Ryan, Repub­li­cans grap­ple with al­ter­na­tive to bud­get

The Pak Banker - - MARKETS/SPORTS -

Meet the new boss. Con­fronting the same tea party chal­lenges as the old boss. Speaker Paul Ryan is scram­bling to avoid an em­bar­rass­ing fis­cal de­feat this year in the face of a hard-right con­ser­va­tive re­volt over last fall's spend­ing-and-tax deal. The same con­ser­va­tives who forced John Boehner out as speaker are mak­ing life dif­fi­cult for Ryan, sig­nal­ing they'll refuse to vote for an up­com­ing GOP bud­get plan that en­dorses the higher spend­ing num­bers from last year.

"We're sim­ply hav­ing the same kind of fam­ily con­ver­sa­tion about how to pro­ceed with the bud­get like we have ev­ery sin­gle year," Ryan told re­porters on Wed­nes­day. "I'm con­fi­dent the mem­bers will sort this thing out." The Wis­con­sin Repub­li­can has built a con­gres­sional ca­reer as the Repub­li­can Party's bud­get sa­vant, but Ryan is per­haps in his ca­reer's most dif­fi­cult bind as he tries to en­gi­neer pas­sage of an al­ter­na­tive to Pres­i­dent Barack Obama's $4.1 tril­lion bud­get that he sent to Congress on Tues­day.

The ques­tion is whether to abide by last year's hard-won bud­get pact, which added more than $80 bil­lion to agency op­er­at­ing bud­gets over the cur­rent fis­cal cy­cle and the up­com­ing 2017 bud­get year. Repub­li­can de­fense hawks com­bined with Democrats seek­ing re­lief from a squeeze on do­mes­tic pro­grams to power the in­creases for­ward, and it was Boehner's fi­nal ma­jor ac­com­plish­ment as he cleared away un­fin­ished busi­ness for Ryan.

Last year's bud­get agree­ment ap­plied to about $1.1 tril­lion in an­nual "dis­cre­tionary" spend­ing for day-to-day op­er­a­tions of the Pen­tagon and do­mes­tic Cab­i­net agen­cies. So-called manda­tory spend­ing such as So­cial Se­cu­rity, Medi­care and health care costs un­der the Af­ford­able Care Act is re­spon­si­ble for the rest of the $4 tril- lion-plus fed­eral bud­get.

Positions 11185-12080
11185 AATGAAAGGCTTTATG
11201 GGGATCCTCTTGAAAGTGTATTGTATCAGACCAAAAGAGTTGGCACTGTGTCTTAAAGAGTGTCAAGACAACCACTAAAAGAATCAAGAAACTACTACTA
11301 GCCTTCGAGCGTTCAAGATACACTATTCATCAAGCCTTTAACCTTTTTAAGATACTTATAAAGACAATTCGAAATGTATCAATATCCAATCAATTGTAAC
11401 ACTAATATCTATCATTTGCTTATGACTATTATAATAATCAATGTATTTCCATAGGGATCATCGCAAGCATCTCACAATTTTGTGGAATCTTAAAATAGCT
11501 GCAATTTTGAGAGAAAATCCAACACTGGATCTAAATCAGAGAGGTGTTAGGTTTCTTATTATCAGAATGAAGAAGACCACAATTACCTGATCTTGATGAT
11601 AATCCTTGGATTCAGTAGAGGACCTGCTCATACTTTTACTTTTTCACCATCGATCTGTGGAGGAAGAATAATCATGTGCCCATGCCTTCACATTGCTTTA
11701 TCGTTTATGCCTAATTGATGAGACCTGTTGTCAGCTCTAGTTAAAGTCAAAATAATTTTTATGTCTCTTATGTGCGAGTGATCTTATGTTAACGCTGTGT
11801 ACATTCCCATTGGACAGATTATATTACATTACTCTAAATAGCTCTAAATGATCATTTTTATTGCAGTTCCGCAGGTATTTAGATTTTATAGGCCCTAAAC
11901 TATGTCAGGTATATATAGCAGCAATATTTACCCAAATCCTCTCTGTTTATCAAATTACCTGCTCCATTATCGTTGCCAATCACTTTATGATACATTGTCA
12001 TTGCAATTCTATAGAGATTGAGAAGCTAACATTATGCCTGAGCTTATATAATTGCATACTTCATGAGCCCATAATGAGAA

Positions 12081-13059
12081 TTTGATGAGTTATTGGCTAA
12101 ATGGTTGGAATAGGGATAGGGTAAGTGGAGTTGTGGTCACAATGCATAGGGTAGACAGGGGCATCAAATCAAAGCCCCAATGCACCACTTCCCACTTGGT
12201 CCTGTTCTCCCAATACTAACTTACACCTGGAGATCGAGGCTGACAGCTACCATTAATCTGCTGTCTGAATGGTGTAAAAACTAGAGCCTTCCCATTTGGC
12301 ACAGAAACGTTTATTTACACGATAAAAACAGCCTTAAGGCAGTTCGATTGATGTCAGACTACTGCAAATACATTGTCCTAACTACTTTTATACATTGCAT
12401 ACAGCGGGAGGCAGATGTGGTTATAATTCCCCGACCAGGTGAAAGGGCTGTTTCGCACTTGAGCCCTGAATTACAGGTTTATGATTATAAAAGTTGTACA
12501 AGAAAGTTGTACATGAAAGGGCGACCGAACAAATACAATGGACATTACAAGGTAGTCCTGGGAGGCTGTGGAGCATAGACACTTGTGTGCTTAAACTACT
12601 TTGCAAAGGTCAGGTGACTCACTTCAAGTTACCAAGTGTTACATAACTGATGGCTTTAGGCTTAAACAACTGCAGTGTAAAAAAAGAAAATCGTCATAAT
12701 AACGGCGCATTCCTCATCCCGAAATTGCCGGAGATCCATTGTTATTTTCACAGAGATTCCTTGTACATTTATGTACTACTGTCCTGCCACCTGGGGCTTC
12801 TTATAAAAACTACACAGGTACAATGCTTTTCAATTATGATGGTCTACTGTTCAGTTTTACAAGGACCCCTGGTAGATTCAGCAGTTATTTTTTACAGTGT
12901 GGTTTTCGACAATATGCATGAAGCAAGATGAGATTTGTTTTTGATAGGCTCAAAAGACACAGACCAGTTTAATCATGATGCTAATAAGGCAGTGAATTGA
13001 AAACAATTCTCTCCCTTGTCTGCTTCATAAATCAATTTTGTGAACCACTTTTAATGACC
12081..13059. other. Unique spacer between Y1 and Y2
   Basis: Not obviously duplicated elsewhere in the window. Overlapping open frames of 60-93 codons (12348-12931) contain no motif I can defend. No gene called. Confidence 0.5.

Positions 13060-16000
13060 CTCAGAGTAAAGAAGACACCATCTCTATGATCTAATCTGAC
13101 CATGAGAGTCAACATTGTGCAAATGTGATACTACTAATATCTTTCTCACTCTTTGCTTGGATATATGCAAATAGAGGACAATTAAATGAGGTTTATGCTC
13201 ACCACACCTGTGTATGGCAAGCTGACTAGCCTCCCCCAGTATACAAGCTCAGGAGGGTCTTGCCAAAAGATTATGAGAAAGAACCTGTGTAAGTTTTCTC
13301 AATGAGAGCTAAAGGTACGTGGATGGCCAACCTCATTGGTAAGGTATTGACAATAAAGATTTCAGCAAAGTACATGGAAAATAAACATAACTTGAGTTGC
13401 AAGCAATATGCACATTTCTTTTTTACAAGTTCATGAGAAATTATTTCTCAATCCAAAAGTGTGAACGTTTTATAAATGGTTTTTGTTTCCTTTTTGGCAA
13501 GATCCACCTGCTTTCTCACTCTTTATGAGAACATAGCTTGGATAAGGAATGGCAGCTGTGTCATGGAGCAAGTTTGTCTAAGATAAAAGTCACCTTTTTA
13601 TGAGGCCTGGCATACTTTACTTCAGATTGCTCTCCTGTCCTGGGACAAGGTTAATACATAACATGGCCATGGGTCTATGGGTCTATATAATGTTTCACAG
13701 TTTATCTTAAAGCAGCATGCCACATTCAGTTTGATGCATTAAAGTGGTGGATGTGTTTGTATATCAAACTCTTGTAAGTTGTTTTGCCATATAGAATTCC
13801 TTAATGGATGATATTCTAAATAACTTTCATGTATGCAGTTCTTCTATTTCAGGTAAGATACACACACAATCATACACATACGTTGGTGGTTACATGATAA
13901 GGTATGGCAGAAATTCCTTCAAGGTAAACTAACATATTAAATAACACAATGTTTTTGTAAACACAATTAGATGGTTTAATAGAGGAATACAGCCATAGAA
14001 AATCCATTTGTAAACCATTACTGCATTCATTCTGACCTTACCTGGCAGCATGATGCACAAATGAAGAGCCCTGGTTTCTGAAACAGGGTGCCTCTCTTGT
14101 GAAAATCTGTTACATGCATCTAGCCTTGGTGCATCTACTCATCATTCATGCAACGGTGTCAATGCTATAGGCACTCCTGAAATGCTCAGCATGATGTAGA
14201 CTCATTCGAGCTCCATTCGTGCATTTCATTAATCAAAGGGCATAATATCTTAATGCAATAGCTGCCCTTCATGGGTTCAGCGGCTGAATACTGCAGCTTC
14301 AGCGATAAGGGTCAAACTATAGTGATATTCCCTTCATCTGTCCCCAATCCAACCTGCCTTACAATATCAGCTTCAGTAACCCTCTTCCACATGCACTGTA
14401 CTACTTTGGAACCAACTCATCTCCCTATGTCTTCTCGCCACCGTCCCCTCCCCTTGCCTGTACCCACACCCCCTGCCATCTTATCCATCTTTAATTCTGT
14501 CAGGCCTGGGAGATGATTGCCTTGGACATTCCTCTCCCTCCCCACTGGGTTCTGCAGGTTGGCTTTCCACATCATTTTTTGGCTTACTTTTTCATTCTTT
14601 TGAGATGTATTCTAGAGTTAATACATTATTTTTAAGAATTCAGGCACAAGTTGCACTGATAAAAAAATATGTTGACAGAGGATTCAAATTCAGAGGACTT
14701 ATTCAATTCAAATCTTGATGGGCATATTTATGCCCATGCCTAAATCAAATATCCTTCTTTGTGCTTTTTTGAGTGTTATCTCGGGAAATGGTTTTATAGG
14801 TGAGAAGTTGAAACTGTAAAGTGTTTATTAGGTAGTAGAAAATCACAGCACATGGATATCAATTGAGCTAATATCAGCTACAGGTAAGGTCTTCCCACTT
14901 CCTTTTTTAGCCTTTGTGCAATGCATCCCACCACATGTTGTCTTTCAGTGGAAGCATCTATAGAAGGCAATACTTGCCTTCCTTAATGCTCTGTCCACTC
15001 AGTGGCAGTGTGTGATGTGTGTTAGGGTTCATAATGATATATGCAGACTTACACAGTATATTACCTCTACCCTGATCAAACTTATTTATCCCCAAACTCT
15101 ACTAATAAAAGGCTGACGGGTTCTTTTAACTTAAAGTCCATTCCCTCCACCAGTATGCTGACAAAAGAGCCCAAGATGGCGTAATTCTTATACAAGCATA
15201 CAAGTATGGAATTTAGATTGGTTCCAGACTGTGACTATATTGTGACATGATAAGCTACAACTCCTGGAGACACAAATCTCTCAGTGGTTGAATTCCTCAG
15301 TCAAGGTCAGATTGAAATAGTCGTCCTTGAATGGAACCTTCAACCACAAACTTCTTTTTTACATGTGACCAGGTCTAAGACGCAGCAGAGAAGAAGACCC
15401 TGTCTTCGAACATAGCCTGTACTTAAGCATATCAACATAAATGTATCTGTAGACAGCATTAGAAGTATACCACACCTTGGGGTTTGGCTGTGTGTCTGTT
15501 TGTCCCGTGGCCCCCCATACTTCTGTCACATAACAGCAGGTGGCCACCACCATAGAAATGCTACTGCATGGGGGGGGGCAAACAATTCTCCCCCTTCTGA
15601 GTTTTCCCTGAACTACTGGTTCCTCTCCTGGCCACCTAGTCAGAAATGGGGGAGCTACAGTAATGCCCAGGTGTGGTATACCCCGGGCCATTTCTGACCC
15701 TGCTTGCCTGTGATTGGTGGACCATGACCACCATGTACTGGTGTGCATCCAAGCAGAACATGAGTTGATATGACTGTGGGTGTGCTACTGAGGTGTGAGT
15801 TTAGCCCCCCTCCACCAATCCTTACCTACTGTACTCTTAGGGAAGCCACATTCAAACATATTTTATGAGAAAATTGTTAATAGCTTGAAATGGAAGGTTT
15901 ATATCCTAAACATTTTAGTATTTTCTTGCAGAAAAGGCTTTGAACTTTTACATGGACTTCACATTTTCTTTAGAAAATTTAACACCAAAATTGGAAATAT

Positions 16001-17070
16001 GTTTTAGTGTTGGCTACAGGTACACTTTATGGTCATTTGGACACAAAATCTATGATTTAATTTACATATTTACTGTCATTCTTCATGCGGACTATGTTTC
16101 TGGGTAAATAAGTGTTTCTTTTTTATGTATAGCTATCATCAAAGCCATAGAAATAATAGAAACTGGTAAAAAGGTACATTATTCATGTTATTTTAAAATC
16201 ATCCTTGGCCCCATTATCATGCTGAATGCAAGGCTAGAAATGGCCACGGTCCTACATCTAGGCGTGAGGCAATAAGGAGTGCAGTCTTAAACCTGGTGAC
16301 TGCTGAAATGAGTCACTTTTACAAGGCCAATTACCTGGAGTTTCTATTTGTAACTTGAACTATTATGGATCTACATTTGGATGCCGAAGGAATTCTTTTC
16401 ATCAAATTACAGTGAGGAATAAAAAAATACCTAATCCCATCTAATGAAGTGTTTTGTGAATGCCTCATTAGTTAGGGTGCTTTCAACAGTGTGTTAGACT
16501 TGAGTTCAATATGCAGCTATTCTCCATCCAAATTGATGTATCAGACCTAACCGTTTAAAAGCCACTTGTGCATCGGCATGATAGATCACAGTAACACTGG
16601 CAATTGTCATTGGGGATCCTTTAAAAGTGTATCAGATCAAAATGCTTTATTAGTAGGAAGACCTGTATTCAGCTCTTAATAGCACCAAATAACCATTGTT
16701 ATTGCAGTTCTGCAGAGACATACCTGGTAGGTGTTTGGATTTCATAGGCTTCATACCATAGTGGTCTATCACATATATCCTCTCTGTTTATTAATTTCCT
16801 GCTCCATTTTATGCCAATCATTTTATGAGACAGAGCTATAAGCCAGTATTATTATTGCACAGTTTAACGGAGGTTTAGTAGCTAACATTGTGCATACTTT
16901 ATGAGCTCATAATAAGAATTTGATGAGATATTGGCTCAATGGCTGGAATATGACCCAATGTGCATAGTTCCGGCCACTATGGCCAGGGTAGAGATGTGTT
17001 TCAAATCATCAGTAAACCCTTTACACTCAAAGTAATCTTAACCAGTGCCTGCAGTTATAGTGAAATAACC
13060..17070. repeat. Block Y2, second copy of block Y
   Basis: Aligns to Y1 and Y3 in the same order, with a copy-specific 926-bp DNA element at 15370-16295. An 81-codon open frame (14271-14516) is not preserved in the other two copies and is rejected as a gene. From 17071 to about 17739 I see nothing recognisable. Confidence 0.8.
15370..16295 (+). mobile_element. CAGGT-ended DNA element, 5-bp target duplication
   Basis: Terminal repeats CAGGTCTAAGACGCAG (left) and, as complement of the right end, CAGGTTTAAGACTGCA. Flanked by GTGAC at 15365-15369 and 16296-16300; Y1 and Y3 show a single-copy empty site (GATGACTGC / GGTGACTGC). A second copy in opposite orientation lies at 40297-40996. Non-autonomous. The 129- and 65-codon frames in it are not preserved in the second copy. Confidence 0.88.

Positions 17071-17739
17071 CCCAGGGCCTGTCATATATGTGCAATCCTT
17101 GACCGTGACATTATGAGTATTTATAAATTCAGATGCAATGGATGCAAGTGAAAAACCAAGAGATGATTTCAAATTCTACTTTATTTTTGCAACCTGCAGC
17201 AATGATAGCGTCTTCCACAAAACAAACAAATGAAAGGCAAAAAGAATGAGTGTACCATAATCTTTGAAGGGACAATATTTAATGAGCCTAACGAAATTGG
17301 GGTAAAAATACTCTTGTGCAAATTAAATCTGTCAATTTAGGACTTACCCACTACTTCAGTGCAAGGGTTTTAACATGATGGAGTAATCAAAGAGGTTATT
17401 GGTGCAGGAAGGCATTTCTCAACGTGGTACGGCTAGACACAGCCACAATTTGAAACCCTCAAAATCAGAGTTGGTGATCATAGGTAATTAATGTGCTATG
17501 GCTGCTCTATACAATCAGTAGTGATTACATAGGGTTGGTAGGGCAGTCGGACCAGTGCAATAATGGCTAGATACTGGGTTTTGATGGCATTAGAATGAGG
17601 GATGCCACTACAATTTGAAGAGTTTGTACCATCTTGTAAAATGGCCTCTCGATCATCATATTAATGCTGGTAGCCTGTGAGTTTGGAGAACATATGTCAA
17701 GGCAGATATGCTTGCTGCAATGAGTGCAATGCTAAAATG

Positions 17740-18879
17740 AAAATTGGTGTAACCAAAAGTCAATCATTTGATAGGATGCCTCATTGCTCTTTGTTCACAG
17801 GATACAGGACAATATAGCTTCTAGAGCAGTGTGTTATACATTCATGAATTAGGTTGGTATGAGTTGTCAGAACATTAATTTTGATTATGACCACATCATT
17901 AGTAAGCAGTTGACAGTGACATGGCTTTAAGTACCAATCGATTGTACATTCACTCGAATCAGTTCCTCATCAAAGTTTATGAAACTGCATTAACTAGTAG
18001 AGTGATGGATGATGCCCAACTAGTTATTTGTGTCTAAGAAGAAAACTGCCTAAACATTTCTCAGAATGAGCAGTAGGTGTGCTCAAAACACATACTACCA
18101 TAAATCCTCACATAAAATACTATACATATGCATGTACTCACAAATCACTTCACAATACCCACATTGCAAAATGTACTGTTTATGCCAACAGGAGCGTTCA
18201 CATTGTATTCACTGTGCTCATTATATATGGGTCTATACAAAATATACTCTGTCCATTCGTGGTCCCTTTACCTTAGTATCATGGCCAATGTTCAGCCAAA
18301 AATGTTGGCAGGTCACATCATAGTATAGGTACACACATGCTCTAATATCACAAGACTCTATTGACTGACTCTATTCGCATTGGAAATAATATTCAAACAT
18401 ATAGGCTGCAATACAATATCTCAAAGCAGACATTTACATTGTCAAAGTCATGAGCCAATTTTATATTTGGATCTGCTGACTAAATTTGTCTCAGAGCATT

Last year's bud­get deal passed with Demo­cratic votes and was ne­go­ti­ated by the Obama White House. But the up­com­ing GOP bud­get - which would give the House and Se­nate Ap­pro­pri­a­tions com­mit­tees the money to do their work - must pass with nearly unan­i­mous Repub­li­can sup­port since it will also call for big, al­beit non­bind­ing, cuts to do­mes­tic pro­grams fa­vored by Democrats.

Many tea party Repub­li­cans, in­clud­ing the 40 or so mem­bers of the hard-right Free­dom Cau­cus that en­gi­neered Boehner's res­ig­na­tion and blocked Ma­jor­ity leader Kevin McCarthy, R-Calif., from suc­ceed­ing him, say they can't go along with any GOP bud­get that en­dorses last year's deal. "I don't think there will be many votes for the Boehner bud­get in the Free­dom Cau­cus," said Rep. Tim Huel­skamp, R-Kan.

On the other side are GOP lead­ers like Ryan, main­stream Repub­li­cans, and the GOP mem­ber­ship of the House Ap­pro­pri­a­tions Com­mit­tee. They say that ad­her­ing to last year's agree­ment, which would pro­vide for $1.14 tril­lion in ap­pro­pri­ated fund­ing for Cab­i­net agen­cies and over­seas anti-ter­ror op­er­a­tions, is the only way to re­vive the trou­bled con­gres­sional ap­pro­pri­a­tions process. The 12 ap­pro­pri­a­tions bills have of­ten been bun­dled into a foot­tall, un­a­mend­able "om­nibus" mea­sure that gets rammed through at the end of the year. A smooth ap­pro­pri­a­tions cy­cle, how­ever, re­quires bi­par­ti­san buy-in. And liv­ing within last year's bud­get pact is the only way to en­sure that both Democrats and Repub­li­cans will de­liver votes for the 12 an­nual bills. Se­nate Democrats stalled the bills last year as they teamed up with Obama to suc­cess­fully force Repub­li­cans to add money for their do­mes­tic pri­or­i­ties - and any move the go back on those in­creases would mean an im­me­di­ate re­turn of grid­lock.

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